5. eponymous coward on May 21st, 2007 11:07 am

    The only button to push is to fire the manager.

    Yeah, but the problem is the GM is almost certainly going to be fired in the offseason, and as we saw with Bavasi and Melvin, the GM brings in his own guy anyway.

    My guess is, again, that the Mariners didn’t fire one of Hargrove’s best friends (Ron Hassey) and bring in John McLaren just because. I suspect McLaren becomes an interim field manager if the team stumbles, and presides over another “let’s look at the kids” session come August and September.

  6. joser on May 21st, 2007 11:09 am

    Makes a lot of sense EC, and I wouldn’t be surprised if Bavasi does that. What would surprise me is if he gets back anything like the value he should.

  7. bakomariner on May 21st, 2007 11:15 am

    in my opinion, the best way to create winning is by drafting well…often times, you overpay for free agents that are past their prime, and trading usually only helps in the short term…so it might be a couple more years before we win the division…

  8. CP on May 21st, 2007 11:15 am

    Is Beltre and asset that can be flipped to balance the lineup? Given the lack of tradeable assets, Beltre may be our only moveable piece. I shudder to think of moving Vidro out to 2nd and Lopez to 3rd, but could moving Beltre net us anything we would want?

  9. etowncoug on May 21st, 2007 11:16 am

    Mike Hargrove is a bad manager IMO because he is comfortable with losing. Winning is not his highest priority. Hargrove dogmatically uses the same players in the same situations, even though it is not the best move.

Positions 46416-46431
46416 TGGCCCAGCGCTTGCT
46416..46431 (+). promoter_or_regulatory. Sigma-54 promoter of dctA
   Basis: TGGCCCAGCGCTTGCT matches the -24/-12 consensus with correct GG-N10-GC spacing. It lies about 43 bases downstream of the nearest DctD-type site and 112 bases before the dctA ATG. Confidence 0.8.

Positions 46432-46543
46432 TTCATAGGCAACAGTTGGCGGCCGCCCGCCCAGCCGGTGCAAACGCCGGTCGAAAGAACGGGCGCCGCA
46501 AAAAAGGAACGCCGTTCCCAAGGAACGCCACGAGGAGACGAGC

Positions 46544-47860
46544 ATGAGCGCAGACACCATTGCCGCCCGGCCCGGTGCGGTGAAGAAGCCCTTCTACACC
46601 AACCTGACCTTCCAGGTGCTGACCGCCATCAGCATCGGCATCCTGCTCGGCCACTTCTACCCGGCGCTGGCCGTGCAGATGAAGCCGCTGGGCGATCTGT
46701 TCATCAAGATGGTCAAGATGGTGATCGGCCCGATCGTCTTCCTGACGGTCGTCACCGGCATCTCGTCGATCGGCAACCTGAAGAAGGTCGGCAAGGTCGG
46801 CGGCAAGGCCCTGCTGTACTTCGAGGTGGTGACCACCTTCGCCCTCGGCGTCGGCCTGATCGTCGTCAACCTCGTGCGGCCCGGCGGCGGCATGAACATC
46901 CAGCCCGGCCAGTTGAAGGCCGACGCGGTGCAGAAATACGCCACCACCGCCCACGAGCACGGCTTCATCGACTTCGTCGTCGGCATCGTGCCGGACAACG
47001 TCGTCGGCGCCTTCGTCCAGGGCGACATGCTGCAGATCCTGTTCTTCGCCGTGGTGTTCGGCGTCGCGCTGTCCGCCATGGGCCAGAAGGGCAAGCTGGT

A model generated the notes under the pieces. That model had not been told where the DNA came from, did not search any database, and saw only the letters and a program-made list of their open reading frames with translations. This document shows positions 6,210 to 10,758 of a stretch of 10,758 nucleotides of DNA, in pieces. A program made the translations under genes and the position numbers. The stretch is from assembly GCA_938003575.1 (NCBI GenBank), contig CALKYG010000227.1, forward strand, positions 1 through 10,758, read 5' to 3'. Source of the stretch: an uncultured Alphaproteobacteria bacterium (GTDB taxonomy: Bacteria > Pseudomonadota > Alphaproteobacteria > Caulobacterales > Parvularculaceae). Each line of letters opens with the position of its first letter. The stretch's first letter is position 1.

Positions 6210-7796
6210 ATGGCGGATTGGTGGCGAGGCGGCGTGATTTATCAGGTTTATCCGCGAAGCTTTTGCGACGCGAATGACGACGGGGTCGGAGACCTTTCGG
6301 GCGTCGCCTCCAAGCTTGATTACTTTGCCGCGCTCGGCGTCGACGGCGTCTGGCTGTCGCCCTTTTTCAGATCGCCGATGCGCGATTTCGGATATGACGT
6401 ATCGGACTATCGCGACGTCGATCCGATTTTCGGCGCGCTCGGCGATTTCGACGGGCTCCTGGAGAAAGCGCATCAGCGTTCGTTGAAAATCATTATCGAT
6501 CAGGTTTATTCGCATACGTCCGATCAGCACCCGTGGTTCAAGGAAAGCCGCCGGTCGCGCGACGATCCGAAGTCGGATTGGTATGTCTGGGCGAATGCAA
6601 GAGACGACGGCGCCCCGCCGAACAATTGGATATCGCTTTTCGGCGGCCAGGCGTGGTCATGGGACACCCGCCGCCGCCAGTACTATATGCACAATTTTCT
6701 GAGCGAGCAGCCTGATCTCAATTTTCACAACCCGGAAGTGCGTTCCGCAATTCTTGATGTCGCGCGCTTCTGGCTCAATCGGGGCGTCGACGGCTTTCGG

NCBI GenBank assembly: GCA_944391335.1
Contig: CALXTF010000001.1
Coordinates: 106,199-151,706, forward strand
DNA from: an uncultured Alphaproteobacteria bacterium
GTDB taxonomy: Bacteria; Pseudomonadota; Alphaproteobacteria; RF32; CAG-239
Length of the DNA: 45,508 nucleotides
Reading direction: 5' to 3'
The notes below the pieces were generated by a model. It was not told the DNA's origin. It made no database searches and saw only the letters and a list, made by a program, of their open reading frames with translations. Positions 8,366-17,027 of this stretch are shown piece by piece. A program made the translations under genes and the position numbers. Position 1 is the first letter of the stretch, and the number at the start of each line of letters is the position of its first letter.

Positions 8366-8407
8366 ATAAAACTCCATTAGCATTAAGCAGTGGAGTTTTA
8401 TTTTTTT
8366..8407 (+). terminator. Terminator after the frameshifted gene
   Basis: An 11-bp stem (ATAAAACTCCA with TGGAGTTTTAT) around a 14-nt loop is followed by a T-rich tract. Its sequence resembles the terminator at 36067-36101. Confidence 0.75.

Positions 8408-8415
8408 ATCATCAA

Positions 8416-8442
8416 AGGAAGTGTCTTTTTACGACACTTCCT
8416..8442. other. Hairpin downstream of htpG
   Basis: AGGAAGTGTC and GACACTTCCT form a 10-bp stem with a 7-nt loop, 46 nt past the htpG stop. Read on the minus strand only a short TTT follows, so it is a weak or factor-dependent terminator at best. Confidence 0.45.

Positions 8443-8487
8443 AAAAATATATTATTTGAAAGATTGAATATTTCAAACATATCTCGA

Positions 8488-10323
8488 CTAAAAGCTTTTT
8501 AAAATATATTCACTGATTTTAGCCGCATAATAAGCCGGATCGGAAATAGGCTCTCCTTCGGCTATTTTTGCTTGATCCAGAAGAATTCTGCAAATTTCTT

Look at his use of the bullpen. He is married to the idea that for the 7th he uses Sherill/Reitsma, Morrow pitches the 8th and JJ is the closer. I doubt we will see a different deployment pattern for his bullpen unless he juggles the roles of the members of the pen. Still Bavasi gave Hargrove a good bullpen so this area is about as Hargrove proof as any area of the team.

    The real difference between Hargrove and Lou is not something that is easy to define, but it’s real. Does anyone really think that Lou would have tolerated Jeff Weaver for as long as Hargrove did? Lou wants to win and is willing to step all over a players feelings to do that. Would Lou have let Roberto Petagine rot on the bench while Sexson and Everett struggled?

  10. PositivePaul on May 21st, 2007 11:16 am